“WE NEED EVAC NOW! IT’S ALL BLOOD AND GUTS DOWN HERE!” That’s all I pictured when I started playing Choplifter HD – movies, images and the stories of Vietnam with the Hueys swooping in to deliver their payload of soldiers and to pick up the wounded and evacuate them out to safety. Choplifter HD, while being much safer for players and much more toned down, still channels this idea of the need of immediate evacuation and help for those in need in the midst of war.
The gameplay revolves the fact you being a helicopter pilot who is sent to a warzone and is expected to save POWs, rescue survivors, and be a general and all around badass. Your chopper of course has weapons – machine guns and rockets – that you will use to protect both yourself and your cargo. You’ll be flying around in a variety of locations and dealing with a plethora of situations, but no matter what expect to be landing to pick up people, refueling, and returning to base multiple times within the time limit for each level.
Oh, did I forget to mention the time limit? Yes, there is a time limit for each level where before it’s all gone you must pick up every possible person to return them to HQ. Failure to do so results in lower rankings afterwards or even a mission failure. Oh, I forgot that detail too? Yep, it’s also a ranking based game, as are most downloadable titles steeped in their arcade roots. The rankings in this game serve a dual purpose though – they unlock levels as well as new helicopters for you to pilot. Getting to some of those later helicopters are tough, but damn if they’re worth the effort. Be careful when picking: don’t choose whatever one you think is coolest or strongest – they all have stats that will affect your playstyle. Certain helicopters can only carry a few people but are armed to the teeth with weaponry while others though can carry a number of passengers but may not have the best boost/fuel consumption. Plan accordingly!
As you fly through the levels, you’ll focus on two planes within the game: both the foreground and background where your chopper resides. Enemies will appear in both places and you’ll need your quick wit to take them all down, especially when they appear out of the blue. During flying you will also be controlling your height and speed with the left analog stick. Weapons are aimed with the right analog stick and fired with the triggers – left for missiles and right for the machinegun. It’s a bit much to pick up at first, but the tutorial levels do a good job of letting you crawl before walking or running. Once players have it all down pat (which only took me about 2 levels honestly), they can expect to be aces in the sky. The controls are very similar to twin-stick shooters, but differ due to other important mechanics in the game – unlike the majority of twin-stick shooters that focus either on a 2D environment or are set in a 3D environment, most do not require the player switch between focusing on the background and foreground. The shoulder buttons are used for this mechanic and they switch between the background and foreground or even turn your chopper around.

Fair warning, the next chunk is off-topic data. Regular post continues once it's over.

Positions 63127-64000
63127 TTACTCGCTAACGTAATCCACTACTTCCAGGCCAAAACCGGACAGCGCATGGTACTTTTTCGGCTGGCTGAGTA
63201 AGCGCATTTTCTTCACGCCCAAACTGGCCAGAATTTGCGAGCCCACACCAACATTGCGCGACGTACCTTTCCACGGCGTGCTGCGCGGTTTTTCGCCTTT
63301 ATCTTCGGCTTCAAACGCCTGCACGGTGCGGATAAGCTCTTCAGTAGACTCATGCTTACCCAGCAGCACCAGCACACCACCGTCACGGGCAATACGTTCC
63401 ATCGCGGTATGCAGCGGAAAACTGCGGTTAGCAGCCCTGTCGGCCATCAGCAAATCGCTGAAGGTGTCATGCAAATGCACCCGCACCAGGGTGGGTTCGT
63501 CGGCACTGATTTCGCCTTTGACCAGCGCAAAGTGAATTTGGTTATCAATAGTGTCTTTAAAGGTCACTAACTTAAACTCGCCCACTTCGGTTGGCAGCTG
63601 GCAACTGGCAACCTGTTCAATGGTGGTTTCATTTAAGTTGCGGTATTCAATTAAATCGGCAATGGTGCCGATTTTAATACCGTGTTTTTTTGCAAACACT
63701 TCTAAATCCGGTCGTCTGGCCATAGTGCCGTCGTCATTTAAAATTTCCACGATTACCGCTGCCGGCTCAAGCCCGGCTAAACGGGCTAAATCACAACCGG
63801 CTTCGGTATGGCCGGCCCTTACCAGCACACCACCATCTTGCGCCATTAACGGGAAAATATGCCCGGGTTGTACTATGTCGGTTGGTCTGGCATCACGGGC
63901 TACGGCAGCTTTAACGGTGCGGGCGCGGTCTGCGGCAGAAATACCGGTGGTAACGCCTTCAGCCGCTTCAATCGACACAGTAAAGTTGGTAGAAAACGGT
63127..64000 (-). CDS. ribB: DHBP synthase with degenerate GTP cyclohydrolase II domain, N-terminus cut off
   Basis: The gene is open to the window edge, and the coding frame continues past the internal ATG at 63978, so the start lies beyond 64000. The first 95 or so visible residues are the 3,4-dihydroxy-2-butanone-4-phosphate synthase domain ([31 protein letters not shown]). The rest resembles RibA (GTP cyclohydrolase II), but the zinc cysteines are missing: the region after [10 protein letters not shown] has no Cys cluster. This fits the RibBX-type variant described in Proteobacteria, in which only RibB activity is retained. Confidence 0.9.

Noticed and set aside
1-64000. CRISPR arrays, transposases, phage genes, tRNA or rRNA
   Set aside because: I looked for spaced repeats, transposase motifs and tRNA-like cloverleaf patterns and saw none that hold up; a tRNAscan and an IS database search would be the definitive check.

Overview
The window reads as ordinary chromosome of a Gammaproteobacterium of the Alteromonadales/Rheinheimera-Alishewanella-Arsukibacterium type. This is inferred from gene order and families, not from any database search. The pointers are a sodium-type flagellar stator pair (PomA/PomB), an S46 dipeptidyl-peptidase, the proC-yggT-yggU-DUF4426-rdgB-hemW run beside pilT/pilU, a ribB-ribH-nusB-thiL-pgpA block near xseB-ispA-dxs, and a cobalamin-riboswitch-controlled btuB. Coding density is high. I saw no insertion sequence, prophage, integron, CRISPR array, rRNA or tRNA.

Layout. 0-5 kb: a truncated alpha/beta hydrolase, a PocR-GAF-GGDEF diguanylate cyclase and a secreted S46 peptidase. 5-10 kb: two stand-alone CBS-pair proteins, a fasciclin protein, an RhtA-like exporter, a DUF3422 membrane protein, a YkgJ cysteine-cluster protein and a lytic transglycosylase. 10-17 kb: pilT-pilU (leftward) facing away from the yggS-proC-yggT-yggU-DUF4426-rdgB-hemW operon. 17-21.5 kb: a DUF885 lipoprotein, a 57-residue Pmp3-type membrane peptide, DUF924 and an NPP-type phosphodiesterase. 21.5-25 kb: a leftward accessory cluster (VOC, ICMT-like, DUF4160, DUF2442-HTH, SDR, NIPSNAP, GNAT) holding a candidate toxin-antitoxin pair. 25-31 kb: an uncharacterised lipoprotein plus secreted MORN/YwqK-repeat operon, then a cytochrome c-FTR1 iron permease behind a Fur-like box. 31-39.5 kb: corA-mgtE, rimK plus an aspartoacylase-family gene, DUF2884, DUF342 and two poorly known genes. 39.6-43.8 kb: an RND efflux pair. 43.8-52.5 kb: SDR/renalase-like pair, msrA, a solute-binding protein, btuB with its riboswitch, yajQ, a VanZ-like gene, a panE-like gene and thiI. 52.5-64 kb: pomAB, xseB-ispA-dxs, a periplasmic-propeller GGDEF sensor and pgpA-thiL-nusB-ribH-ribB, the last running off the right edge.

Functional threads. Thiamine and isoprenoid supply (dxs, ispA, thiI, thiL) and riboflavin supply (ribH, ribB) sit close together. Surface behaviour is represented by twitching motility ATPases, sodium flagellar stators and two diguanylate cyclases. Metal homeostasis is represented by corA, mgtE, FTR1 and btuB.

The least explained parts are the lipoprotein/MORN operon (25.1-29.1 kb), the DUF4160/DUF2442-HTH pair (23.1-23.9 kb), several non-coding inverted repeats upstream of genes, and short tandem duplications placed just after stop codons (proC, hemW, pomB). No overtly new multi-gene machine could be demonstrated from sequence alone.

While I’ve never played the original Choplifter, I can say with certainty there has to have been an upgrade to the graphics. The game looks fairly nice, if a bit blocky, and it flows well. I do think the men on the ground you’re either rescuing or shooting are pretty ugly looking – think stick figures, but even blockier. The choppers are done well as are the environments. Beyond that though there is not a ton graphically to this game. It reminds me of older arcade games, but graphics are not everything anyways. In this case the gameplay more than makes up for the faults here. The music and sound effects are decent and go well with the game too, but nothing really stood out in this aspect.
It’s a different game from what I expected since I went into this thinking Nuclear Strike or Jungle Strike, but I’m still pleased with the final product. It’s fine for a bit and the levels do offer a challenge even if the game seems simple in theory. There are hidden people to rescue (damn you Scoop Sanderson, you’re a terrible reporter) and with the two focal points where you can be attacked from makes you have to watch the game carefully. Give the game a shot if you’re looking to try an alternative or perhaps want to just fly a helicopter. Hell, I wanted to fly one and I had a blast with Choplifter HD flying multiple helicopters.
Note: The Choplifter HD review was written based on the Xbox 360 version of the game provided by the publisher.